It was a fitting Pompey swansong, not that Gary Roberts realised.
Fratton Park witnessed the capture of the League Two title, rejoicing supporters spilled on to the pitch and jubilant players celebrated in the directors’ box.
Now the experienced midfielder returns to the stage of his last competitive Blues appearance, this time representing Wigan.
The heartache of his Pompey exit three months later has eased, yet glorious memories of May’s Cheltenham encounter will never fade.
Roberts these days represents Wigan, reunited with former Fratton Park boss Paul Cook to make 26 appearances and score once.
The duo are back on the south coast tomorrow after differing departures in the aftermath of that title triumph.
Taking a corner, throw-in or the ball going out wide, I asking fans what the score was. But the signal is not great at Fratton ParkGary Roberts
Roberts subsequently appeared in Pompey’s pre-season friendlies at Salisbury, the Hawks and Poole ahead of a mutually-agreed exit under new boss Kenny Jackett.
As a consequence, two assists and the League Two crown in a 6-1 Fratton Park success over Cheltenham in May was his final competitive outing for the club.
‘I’m really looking forward to coming back, to be honest,’ said Roberts.
‘You never know what the reaction is going to be but it will just be nice to see a few faces and get back to the ground.
‘Cheltenham was my last appearance at Fratton Park. That seems a long time ago now but what a day, what a great day.
‘I don’t think anybody expected the outcome going into that game.
‘We knew we were going to win, we knew that. Cheltenham had nothing to play for and we were flying. We were on a terrific run.
‘The pitch was great, the ground was full, we knew we would batter them. It was just about other results. Lady Luck was on our side that day.
‘The last couple of minutes are what you’ll remember forever. Great scenes.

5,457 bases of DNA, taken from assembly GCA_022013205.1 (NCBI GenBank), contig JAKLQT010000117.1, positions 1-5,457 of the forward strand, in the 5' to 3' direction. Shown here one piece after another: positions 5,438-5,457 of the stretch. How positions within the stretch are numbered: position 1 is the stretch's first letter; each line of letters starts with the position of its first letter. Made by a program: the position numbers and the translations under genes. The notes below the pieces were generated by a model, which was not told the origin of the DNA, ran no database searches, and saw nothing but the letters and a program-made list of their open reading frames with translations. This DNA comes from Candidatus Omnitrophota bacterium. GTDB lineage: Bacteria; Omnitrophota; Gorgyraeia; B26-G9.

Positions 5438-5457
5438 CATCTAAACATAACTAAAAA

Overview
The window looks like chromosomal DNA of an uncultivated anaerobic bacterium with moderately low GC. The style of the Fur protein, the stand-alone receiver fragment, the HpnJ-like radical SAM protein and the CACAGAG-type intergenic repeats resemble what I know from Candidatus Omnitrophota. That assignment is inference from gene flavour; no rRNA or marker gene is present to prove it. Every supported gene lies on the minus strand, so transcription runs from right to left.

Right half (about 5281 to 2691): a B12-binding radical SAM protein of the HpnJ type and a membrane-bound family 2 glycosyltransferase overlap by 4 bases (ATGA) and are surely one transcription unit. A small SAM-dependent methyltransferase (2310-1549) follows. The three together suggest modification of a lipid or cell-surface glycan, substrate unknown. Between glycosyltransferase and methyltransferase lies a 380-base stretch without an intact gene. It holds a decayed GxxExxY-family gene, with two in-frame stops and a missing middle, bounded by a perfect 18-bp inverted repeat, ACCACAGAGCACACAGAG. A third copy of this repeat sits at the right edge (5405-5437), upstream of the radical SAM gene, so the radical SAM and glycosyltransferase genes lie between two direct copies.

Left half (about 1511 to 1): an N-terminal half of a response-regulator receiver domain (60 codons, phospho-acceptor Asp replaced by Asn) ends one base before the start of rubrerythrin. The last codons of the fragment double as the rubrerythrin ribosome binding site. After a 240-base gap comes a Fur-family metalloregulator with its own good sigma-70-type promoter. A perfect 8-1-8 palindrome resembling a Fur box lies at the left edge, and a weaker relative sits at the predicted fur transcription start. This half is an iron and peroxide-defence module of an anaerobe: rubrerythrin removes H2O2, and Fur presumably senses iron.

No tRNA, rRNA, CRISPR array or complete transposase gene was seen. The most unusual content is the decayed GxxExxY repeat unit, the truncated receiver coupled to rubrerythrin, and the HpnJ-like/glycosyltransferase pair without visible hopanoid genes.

‘You couldn’t write it. You could not write a better ending to the season, especially from where we were eight weeks earlier when people thought the season would fizzle out.
‘We were promoted comfortably in the end – with games to play – and then to win the league on the last day was the icing on the cake.
‘I can remember us cruising in that Cheltenham game, speaking to fans around the ground asking “what’s the score?”.
‘The game was done, it was a testimonial at the end, we were hurting them at will.
‘Taking a corner, throw-in or the ball going out wide, I was asking fans what the score was.
‘But the signal is not great at Fratton Park, some were saying other sides were getting beat, others saying it was over when it wasn’t over!
‘It was a good set of lads to share it with, too. They worked hard, especially those there for two years, who had felt the pain the year before in the play-offs.
‘We were out straight after the game, we had our clothes with us at the stadium and headed right into town as a club – ending up in Bar 38 with our wives and girlfriends.
‘Then we had the event on Southsea Common the following day, everyone drinking again and staying out with the fans drinking some more.
‘The next thing, you are back in training and the manager has gone. A new manager has come in and doesn’t want you. You are up the wall.’
Signed from Chesterfield for an undisclosed fee in June 2015, Roberts went on to register 80 appearances and score 20 times.
Cook’s maiden campaign saw elimination in stoppage-time of the play-off semi-final second leg at Plymouth.
Then there was the title-winning season, when Roberts climbed off the bench in the 61st minute to contribute two assists in the hammering of Cheltenham.
However, new boss Jackett didn’t regard the 33-year-old as part of his plans, commanding him to train with youngsters or by himself.
Despite one year remaining on his deal, an upset Roberts was finally removed from the playing squad in August – with the familiar face of Cook offering a new home at the DW Stadium.
He added: ‘I was gutted to leave the club. But it’s gone, it’s water under the bridge, clubs move on, managers move on and players move on.
‘It is what it is, it can happen for a reason and Pompey have moved on.
‘The club stays the same, fans stay the same, players come and go – and it was my time to go.
‘When you look back, what we achieved during those two seasons looks even better.
‘In the first year we struggled with players towards the end when I thought we would have gone up but the second year was phenomenal. To get promoted at a good club like that puts you in the history books.
‘I scored 20 goals in two years, no bad return, and felt I had a good time there, even though I could have done better by my own standards.
‘Still, when you look at the stats, it was not a bad return.
‘When I signed the club were desperate to get out of League Two – and deserved to get out of it. They don’t deserve to be in League One either but they are where they are.
‘When you go to Newport and whatever, no disrespect to small clubs but with Pompey it’s just a mismatch in size.
‘To get them out of that division and on their feet is great to look back on and something I am proud to be part of.’